A music manager handles their client's financial and legal business in addition to getting recording contracts and live performances. Music managers can have numerous duties, some of which may be on a personal level with their client. It is mandatory for music managers to have at least a bachelor's degree in music industry or a related field.
Music managers are responsible for the business and legal affairs of their clients. They may also provide career development guidance. Music managers typically complete a bachelor's degree program in music business or a business field, which allows professionals to gain work experience.
|Required Education||Bachelor's degree in music business or business administration|
|Projected Job Growth (2018-2028)*||10% for agents and business managers of artists, performers, and athletes|
|Mean Annual Salary (2018)*||$90,930 for agents and business managers of artists, performers, and athletes|
Sources: *U.S. Bureau of Labor Statistics
Education Information for a Music Manager
Music managers commonly complete at least a 4-year bachelor's degree program. Relevant fields include music industry, business administration, marketing and contract law. Music colleges and universities with music schools typically offer a music business or management degree alongside performance and music education programs. Common coursework includes music theory, industry history, computer applications in music, publishing, copyrights, tour promotion and business law. Courses in finance, record industry operations and business ethics may also be included in programs.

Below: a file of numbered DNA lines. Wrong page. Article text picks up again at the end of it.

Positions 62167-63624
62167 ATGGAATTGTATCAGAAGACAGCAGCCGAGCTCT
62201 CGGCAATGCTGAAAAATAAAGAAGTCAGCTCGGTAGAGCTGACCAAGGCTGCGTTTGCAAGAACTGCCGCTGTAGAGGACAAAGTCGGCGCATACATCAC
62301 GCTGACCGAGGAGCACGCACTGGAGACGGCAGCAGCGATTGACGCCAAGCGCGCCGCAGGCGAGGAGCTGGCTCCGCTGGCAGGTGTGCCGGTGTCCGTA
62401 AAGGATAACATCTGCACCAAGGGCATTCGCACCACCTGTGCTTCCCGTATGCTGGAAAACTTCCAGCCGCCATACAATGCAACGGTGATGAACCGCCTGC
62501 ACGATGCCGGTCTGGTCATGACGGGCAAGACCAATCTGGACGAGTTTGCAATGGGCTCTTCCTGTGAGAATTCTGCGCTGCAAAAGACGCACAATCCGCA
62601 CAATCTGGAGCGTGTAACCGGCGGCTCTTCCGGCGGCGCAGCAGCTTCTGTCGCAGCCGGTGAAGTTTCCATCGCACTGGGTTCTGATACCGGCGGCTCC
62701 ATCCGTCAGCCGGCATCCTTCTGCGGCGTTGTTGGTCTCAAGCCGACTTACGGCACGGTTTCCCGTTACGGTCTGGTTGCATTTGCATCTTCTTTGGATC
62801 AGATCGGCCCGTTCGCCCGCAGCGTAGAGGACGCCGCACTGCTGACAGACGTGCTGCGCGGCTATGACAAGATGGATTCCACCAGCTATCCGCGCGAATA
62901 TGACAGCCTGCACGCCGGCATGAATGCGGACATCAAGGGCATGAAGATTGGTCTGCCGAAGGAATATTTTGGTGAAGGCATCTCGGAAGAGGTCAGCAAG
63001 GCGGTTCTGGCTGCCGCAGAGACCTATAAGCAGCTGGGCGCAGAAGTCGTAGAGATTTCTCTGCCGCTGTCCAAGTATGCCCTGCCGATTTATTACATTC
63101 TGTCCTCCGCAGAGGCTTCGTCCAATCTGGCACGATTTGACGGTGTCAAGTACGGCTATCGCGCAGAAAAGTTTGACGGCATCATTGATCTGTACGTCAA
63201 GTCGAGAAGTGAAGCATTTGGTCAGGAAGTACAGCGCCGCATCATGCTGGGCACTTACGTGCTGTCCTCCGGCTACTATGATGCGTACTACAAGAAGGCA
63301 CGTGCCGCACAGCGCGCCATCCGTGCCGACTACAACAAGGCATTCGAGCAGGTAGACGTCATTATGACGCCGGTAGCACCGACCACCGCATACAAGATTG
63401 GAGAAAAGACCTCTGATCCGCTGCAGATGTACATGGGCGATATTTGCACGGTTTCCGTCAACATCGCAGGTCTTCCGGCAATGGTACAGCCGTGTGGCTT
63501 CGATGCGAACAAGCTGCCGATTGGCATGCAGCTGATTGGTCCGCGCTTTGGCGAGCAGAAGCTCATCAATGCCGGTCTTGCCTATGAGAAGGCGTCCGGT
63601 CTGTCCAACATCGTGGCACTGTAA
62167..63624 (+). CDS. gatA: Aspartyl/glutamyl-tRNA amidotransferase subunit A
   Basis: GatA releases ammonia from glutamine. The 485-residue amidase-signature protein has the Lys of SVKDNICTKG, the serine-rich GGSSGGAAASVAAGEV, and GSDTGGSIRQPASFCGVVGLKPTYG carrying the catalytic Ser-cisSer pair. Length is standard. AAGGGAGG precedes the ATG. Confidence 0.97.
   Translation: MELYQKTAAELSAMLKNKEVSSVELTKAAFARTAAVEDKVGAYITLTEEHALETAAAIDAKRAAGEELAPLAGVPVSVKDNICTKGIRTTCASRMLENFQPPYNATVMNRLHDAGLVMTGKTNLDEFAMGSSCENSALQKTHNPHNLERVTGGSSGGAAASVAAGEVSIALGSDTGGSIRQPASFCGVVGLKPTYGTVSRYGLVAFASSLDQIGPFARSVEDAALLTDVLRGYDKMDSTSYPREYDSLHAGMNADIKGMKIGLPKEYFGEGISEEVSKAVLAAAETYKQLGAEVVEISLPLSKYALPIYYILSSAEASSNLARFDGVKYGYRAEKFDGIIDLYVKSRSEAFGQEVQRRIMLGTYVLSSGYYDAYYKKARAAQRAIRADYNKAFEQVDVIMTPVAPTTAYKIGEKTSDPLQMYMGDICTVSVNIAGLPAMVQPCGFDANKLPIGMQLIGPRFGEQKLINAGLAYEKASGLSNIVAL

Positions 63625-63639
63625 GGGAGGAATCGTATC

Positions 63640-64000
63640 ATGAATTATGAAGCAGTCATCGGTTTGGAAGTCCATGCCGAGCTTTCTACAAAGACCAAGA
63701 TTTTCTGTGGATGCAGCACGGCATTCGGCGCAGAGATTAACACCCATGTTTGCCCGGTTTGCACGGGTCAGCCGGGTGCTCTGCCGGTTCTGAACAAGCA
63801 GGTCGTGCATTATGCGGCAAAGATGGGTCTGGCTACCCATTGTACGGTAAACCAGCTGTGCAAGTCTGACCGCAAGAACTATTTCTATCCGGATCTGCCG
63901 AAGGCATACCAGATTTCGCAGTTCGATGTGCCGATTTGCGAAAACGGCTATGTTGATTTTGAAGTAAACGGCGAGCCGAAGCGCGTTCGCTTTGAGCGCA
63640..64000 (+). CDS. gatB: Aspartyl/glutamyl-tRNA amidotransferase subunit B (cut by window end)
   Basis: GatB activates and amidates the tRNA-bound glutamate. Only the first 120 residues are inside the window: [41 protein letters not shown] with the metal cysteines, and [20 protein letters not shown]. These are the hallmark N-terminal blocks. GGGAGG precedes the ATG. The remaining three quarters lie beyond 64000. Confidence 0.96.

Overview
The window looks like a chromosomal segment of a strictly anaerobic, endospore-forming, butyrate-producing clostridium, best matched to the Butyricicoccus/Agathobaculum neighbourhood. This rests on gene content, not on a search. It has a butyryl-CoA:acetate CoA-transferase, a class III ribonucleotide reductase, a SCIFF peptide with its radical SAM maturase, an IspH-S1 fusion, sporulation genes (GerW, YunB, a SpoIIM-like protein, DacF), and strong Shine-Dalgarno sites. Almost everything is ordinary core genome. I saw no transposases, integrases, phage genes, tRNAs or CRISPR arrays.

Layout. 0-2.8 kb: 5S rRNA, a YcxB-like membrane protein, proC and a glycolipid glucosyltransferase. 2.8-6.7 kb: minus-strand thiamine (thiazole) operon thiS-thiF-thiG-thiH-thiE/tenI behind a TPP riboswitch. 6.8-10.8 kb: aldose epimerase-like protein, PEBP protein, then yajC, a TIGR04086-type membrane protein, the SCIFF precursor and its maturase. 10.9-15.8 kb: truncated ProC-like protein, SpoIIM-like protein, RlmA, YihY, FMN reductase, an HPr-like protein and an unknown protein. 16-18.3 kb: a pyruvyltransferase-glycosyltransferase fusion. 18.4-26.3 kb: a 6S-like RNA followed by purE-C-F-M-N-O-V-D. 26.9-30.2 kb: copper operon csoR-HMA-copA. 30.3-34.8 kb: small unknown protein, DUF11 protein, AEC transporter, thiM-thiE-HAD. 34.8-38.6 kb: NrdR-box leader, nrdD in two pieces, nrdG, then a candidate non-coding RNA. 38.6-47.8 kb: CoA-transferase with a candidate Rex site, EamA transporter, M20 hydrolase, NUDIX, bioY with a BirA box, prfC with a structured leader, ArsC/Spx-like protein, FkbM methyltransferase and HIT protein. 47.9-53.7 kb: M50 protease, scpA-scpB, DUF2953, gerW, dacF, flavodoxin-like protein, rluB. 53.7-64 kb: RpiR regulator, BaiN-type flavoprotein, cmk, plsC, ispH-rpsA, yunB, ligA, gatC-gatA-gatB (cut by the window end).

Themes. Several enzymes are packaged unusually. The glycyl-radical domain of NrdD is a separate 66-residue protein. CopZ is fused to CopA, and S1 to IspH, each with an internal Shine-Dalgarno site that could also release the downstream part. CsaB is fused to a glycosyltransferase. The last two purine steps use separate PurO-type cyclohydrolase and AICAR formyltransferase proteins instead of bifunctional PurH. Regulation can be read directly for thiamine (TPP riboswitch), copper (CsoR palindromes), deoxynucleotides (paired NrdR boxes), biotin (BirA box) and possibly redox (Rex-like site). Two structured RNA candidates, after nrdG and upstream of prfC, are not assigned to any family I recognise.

The National Association of Schools of Music (NASM) accredits over 600 postsecondary music programs and consults with the Association to Advance Collegiate Schools of Business on relevant business degree programs. The NASM requires music business degree programs to contain some work experience in the form of guest lecturers, workshops or internships (nasm.arts-accredit.org). Many institutions include an industry internship as part of the curriculum, which can provide some entry-level experience and help individuals build the critical business connections required to become a manager.
Career Profile for a Music Manager
Music managers oversee the business affairs of their clients. They represent their clients during business dealings and may provide career advice and guidance. They handle finances, supervise legal affairs, arrange performances and organize promotional efforts.
Duties include holding auditions, developing career strategies with clients, negotiating contracts, collecting payments, networking and investing. They also coordinate with talent agents, lawyers, union representatives, booking agents and other business professionals involved with their client's career.
Employment and Salary Information
In May 2018, the U.S. Bureau of Labor Statistics reported there were roughly 19,400 managers and agents of artists, performers and athletes (www.bls.gov). The annual median salary ranged from $33,440 to $187,600 or more.
Music managers must have the proper knowledge and skills to succeed in their career, which can be accomplished through a relevant bachelor's degree program. Their job can be very profitable if they hold expertise, experience, and credibility.